Angles are everywhere. The walls and ceiling of the room where you're sitting meet in angles; the sides of a stop sign form angles; the point of the pencil or pen in your hand also form an angle. Given the abundance of angles in the world, it's not surprising that geometricians have names for certain angles. The angles formed by walls and ceilings are right angles; the angles made by the sides of a stop sign are obtuse angles; and the point of a pencil or pen forms a right angle. Measuring, or calculating, acute, obtuse, and right angles is easy. An acute angle always has a measure greater than 0 and less than 90 degrees; an obtuse angle always has a measure greater than 90 and less than 180 degrees; a right angle is always 90 degrees.
- Skill level:
Things you need
Place the angle you want to measure on the table in front of you so that its vertex is pointing to your left and one ray, or side, of the angle is parallel to the edge of the table in front of you. The vertex of an angle is the point where the two sides, or rays, of the angle meet.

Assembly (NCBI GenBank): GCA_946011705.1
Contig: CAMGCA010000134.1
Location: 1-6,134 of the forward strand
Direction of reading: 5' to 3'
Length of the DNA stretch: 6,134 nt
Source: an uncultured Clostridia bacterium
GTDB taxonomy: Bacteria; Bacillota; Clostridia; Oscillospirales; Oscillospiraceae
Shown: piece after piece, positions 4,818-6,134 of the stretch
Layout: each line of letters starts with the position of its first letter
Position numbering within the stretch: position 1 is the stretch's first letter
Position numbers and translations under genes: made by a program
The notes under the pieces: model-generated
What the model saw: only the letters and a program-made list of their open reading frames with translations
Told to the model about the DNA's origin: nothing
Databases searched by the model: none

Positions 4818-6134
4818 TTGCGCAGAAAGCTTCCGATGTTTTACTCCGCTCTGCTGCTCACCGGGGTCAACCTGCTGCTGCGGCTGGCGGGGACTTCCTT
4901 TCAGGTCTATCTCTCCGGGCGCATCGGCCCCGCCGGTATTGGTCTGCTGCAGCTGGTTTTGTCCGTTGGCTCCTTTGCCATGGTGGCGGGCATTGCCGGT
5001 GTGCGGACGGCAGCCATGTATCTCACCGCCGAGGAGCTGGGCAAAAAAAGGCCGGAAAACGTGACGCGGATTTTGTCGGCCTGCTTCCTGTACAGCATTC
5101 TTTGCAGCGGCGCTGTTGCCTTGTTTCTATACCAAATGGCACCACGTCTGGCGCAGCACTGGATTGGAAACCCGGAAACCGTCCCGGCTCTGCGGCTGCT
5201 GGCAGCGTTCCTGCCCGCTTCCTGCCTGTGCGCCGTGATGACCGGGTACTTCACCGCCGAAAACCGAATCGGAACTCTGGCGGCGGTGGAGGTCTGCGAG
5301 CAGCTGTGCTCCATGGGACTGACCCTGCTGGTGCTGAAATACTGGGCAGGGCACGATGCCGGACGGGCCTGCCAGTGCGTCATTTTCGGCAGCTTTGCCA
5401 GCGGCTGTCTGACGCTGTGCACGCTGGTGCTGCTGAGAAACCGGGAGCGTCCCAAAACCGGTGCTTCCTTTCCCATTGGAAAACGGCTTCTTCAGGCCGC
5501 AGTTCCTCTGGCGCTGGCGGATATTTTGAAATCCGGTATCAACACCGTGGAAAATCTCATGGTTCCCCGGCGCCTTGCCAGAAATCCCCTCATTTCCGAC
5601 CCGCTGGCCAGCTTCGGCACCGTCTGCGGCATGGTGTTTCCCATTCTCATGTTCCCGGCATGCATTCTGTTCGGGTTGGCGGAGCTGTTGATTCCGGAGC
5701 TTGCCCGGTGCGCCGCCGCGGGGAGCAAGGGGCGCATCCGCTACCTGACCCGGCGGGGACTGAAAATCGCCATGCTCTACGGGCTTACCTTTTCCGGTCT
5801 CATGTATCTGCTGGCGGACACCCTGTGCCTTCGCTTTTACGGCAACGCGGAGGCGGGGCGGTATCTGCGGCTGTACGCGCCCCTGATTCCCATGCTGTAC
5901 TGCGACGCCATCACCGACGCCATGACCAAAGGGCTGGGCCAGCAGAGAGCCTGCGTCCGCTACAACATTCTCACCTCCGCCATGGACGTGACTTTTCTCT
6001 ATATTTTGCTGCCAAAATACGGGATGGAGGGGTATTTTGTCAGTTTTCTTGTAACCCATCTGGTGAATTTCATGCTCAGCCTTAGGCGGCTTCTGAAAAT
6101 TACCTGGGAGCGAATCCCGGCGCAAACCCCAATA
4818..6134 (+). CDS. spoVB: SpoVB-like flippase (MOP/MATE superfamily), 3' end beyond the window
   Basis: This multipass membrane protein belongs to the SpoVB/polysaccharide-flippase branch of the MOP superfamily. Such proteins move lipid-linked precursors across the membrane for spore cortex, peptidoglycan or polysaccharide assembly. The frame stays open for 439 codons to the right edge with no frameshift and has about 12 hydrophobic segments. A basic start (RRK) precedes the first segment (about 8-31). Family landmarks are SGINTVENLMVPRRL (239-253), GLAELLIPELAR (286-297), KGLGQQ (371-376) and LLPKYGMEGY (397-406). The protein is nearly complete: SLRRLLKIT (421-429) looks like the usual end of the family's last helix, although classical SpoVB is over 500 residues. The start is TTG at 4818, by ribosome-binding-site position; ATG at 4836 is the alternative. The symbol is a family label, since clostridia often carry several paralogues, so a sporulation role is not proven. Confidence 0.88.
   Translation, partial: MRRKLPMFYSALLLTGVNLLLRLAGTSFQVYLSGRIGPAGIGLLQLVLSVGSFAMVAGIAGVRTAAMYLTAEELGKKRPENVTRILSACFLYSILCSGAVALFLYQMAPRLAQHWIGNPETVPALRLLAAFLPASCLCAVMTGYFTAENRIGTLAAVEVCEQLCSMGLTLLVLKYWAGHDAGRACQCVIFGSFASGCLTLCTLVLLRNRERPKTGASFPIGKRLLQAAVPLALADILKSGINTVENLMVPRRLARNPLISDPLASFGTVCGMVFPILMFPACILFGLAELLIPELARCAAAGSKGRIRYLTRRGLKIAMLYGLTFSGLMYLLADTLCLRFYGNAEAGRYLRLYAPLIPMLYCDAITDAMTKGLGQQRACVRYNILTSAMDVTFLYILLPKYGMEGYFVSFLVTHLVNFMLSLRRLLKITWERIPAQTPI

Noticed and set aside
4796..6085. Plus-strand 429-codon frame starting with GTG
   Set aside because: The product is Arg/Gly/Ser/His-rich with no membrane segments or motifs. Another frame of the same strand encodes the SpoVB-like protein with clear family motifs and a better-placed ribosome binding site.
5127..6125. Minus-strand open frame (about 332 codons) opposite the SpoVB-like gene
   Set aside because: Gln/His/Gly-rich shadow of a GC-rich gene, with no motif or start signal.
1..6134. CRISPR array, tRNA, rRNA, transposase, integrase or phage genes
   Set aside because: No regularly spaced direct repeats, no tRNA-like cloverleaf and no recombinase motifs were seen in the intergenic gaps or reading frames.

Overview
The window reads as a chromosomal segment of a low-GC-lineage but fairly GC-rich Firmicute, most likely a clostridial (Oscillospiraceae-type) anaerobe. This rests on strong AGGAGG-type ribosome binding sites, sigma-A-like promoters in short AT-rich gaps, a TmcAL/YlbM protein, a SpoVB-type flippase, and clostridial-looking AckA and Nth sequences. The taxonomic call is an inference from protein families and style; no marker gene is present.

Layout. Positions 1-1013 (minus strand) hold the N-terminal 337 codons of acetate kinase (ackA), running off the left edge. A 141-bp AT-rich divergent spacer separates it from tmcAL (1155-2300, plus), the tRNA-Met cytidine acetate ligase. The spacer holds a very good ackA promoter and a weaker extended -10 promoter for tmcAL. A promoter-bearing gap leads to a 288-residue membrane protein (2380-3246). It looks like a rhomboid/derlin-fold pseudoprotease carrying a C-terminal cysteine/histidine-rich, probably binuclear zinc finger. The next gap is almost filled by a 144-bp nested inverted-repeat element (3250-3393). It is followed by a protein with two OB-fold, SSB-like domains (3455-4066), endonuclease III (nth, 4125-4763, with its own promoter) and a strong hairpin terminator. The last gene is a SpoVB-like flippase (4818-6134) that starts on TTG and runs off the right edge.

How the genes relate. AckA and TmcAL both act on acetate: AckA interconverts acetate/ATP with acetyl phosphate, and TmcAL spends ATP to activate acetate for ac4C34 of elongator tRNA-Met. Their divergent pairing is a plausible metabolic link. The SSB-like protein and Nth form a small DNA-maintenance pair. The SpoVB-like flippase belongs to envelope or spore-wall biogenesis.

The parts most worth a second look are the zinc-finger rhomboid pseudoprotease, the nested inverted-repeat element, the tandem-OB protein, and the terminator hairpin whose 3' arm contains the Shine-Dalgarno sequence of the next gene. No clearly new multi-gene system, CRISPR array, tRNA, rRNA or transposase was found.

Place a protractor on top of the angle so that you can see the vertex of the angle through the small hole in the straight bottom edge of the protractor.
Rotate the protractor so that straight rule along its bottom edge covers the ray of the angle that is parallel to the table edge. Be certain to keep the angle vertex visible through the hole in the protractor.
Observe where the second ray of the angle intersects the curved top rule of the protractor.
Note that if the ray intersects the curved rule to the right of the division on the curved rule marked "90," your angle is less than 90 degrees, so is an acute angle. Read the number on the lower curved rule where the ray intersects. For example, if you read, "70," your acute angle measures 70 degrees.
Note that if the ray intersects the curved rule to the left of the division on the curved rule marked "90," your angle is greater than 90 degrees, so is an obtuse angle. Read the number on the lower curved rule where the ray intersects. For example, if you read, "170," your obtuse angle measures 170 degrees.
Note that if the ray intersects the curved rule at the division on the curved rule marked "90," your angle is a right angle. The measurement of a right angle is always exactly 90 degrees.
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